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Iowa Senate Democrats

Judge Limits John Deere Picketing to Four People

Judge's ruling severely limits UAW members ability to picket John Deere in Iowa

Brian Young's picture
Oct 21, 2021

On October 14th, 10,000 UAW workers at John Deere went on strike. The nationwide strike is the largest job action in two years and has shut down production at the company. With talks stalled between the union and the company, John Deere’s parent company Deere & Company has gone running to the courts to limit the union’s ability to picket the factory.

On Wednesday, October 20th, an Iowa Judge decided to agree with the company and issue a temporary injunction to limit the union members' ability to picket outside of the facility. In the 11-page decision, the Judge limited picket lines to just four people at each gate of the facility. The order barred workers from the property until an agreement is reached and barred the union from “unlawful mass picketing and/or parading, verbal and physical harassment, intimidation, vandalism, blocking, or impeding human and vehicular traffic to and from Davenport Works." They are also required to name captains to watch the picket lines 24/7 throughout the strike to ensure compliance with the judge's rules. Striking members were also barred from picketing outside of the contractor gate.

The union has been given three days to provide the court with proof that they are following these rules. If an individual does not follow the order, they could face a $500 fine and up to 6 months in jail. Currently, the order only covers the Davenport Iowa location, but reports have stated that the company is looking to get a similar one at their other Iowa facilities. John Deere workers are also on strike in Illinois, Kansas, Georgia, and Colorado.

"It's divide & conquer,” said one of the John Deere workers to Labor Notes reporter Jonah Furman. “We are viewed as the softest target for an injunction to be successfully implemented, thus opening the door to stifling Harvester (Local 865) and Seeding (Local 434) across the river..."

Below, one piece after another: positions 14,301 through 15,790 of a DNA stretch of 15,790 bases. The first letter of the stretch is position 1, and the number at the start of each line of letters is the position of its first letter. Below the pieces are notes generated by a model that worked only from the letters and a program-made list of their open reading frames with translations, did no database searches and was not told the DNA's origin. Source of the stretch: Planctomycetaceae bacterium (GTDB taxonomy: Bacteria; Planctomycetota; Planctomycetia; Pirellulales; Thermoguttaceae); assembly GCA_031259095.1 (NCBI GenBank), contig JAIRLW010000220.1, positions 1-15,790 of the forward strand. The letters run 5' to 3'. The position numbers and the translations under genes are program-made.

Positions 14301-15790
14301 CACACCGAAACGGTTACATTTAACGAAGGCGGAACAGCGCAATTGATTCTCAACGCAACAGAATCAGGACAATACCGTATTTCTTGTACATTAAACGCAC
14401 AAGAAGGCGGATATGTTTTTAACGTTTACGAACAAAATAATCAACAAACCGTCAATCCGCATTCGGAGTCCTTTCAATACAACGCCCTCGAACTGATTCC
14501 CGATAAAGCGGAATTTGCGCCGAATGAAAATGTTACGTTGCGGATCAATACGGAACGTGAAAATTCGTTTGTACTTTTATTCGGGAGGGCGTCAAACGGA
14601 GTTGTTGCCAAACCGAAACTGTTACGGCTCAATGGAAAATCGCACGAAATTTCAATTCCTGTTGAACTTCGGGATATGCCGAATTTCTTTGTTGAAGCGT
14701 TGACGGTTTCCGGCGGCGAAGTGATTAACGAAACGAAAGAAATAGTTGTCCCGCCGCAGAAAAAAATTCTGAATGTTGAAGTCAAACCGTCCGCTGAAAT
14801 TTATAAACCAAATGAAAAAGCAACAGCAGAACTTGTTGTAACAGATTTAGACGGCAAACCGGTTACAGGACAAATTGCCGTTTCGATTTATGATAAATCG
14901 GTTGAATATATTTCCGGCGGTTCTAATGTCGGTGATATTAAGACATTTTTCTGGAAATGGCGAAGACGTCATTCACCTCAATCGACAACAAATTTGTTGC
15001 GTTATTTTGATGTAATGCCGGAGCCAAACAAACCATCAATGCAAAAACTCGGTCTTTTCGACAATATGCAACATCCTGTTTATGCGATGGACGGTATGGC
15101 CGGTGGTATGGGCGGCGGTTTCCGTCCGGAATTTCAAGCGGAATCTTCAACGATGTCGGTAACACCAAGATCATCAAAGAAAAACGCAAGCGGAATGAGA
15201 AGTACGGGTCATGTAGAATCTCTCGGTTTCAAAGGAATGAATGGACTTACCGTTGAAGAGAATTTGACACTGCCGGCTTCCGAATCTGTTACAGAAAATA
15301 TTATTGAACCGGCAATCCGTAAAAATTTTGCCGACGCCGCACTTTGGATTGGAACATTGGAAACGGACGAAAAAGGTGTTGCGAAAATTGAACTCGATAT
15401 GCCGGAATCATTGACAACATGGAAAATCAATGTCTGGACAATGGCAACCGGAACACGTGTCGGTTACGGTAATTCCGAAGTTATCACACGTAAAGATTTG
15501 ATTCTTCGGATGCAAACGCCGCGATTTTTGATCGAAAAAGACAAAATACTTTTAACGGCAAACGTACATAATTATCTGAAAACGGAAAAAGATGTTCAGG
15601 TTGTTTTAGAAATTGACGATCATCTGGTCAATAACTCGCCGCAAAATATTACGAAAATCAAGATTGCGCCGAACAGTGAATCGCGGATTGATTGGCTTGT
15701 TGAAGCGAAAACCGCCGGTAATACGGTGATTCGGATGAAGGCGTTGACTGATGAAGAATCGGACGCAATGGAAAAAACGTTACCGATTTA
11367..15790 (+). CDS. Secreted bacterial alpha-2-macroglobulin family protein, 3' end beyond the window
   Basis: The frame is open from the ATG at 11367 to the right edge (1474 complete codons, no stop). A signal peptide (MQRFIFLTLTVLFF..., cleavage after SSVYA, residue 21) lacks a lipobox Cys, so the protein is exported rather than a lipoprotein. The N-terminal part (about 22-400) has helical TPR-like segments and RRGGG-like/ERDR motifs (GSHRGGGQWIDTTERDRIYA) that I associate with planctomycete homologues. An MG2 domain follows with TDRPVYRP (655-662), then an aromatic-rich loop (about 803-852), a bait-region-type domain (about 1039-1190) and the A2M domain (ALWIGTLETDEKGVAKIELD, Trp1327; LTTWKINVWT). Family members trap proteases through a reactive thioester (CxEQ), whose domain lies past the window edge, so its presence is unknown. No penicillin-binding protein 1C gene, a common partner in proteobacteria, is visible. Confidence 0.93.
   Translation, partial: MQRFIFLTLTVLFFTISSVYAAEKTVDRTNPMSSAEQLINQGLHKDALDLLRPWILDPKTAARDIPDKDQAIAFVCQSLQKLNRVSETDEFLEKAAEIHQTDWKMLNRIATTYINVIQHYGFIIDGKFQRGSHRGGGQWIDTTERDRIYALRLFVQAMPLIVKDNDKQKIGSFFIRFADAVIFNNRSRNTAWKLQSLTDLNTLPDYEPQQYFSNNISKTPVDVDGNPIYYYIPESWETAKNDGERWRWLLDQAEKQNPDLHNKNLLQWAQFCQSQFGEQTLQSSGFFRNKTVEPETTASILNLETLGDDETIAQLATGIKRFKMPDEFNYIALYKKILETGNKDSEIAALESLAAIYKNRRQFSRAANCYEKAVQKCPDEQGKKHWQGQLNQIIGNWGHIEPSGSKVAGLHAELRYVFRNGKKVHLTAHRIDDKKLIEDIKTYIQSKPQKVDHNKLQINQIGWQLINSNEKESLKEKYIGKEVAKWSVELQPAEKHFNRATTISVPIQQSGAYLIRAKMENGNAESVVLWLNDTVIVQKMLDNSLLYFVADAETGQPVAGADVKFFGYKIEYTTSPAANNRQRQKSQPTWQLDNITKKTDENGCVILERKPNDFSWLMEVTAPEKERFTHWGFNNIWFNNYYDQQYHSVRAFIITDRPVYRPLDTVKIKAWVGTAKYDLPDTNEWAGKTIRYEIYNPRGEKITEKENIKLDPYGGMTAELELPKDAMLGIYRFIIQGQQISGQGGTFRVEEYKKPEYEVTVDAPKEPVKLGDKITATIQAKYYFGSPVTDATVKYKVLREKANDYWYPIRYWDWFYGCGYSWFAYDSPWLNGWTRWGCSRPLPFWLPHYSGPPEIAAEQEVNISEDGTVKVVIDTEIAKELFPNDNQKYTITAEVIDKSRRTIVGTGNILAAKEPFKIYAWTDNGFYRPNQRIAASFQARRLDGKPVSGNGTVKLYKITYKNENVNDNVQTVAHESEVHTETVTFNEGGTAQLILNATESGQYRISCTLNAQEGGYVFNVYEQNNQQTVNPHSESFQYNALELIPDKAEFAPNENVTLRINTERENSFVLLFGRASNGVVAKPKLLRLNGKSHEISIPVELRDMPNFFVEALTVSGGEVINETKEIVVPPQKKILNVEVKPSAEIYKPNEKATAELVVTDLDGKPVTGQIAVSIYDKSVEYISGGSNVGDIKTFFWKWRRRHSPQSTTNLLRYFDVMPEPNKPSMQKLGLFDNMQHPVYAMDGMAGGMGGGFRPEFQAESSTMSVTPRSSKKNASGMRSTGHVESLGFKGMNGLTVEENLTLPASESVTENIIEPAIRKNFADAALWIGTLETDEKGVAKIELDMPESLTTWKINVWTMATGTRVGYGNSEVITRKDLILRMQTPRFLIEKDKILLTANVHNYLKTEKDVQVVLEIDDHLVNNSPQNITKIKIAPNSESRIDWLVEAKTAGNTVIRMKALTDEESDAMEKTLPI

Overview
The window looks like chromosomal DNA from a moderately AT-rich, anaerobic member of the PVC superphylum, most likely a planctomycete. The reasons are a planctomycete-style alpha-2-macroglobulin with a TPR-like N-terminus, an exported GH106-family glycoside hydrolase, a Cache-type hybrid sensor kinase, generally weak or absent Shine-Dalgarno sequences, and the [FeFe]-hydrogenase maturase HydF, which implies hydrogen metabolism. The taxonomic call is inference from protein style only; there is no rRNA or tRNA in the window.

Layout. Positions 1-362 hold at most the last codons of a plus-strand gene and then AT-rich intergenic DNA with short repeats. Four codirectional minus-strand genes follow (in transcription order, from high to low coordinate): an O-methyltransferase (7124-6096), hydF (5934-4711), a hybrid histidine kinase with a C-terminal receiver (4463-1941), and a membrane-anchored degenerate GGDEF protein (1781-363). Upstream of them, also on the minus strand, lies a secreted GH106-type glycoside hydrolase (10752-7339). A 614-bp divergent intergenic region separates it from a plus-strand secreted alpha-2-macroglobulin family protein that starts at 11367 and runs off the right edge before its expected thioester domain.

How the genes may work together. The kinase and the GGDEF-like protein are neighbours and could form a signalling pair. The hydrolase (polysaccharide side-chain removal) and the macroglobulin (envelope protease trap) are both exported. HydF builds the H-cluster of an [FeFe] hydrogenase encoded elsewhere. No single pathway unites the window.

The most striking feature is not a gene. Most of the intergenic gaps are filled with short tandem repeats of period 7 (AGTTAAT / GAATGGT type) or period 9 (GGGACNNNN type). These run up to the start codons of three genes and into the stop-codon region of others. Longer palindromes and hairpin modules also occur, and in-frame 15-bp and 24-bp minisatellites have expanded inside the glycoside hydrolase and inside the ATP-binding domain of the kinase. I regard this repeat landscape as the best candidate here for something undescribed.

It appears that the push for the injunction came after a photo went viral on the internet of Local 434 workers blocking scabs from accessing the plant.


Workers also tell Furman that some have stopped receiving their CIPP payments. These are quarterly payments that are made based on work that was previously done before the strike. Furman estimates that if John Deere stopped making all of these payments across the company it would result in potentially tens of millions of dollars being stolen from the workers. Strikers were also informed that John Deere would be cutting of their health insurance. Both of these tactics are being used to starve the members and inflict the largest amount of pain on them and their families so that the union will accept a bad contract.

With the new restrictions on picketing, workers have put out a call not only for support from community members in the area, who joined in a large rally and march on Thursday through the Quad Cities but also for rain ponchos and high vis vests. Since numbers will be limited on the picket line, these vests will help workers stand out more and hopefully prevent a tragedy like the CWA experienced during their 1989 NYNEX strike when a worker was killed on the picket line. UAWD has also established a Go Fund Me Strike Fund that people outside of the area can donate to.

The Do's and Dont's of Supporting a Strike

On Wednesday, the UAW members also got an important visit from US Agriculture Secretary and former Iowa Governor Tom Vilsack. Secretary Vilsack briefly met workers at the Ankeny Iowa plant and said that he would be willing to speak with Deere & Co.'s CEO to make sure he "understands and appreciates" the importance of resolving the historic strike happening at its factories. Vilsack was in Iowa to meet with his Mexican counterpart about trade agreements. He made a surprise appearance on the picket line because of the role the union and its members played in getting him elected. “I was running for governor in this state and I was 23 points behind with a couple of weeks to go in the race,” Vilsack said, talking about the 1998 Iowa gubernatorial race, “Throughout that entire process I had great support from UAW – the men and women who work in plants across this state. You don’t forget the men and women who gave you an opportunity to serve. You just don’t.”

UCOMM is still collecting video messages to the striking workers. Click here to record a video message.

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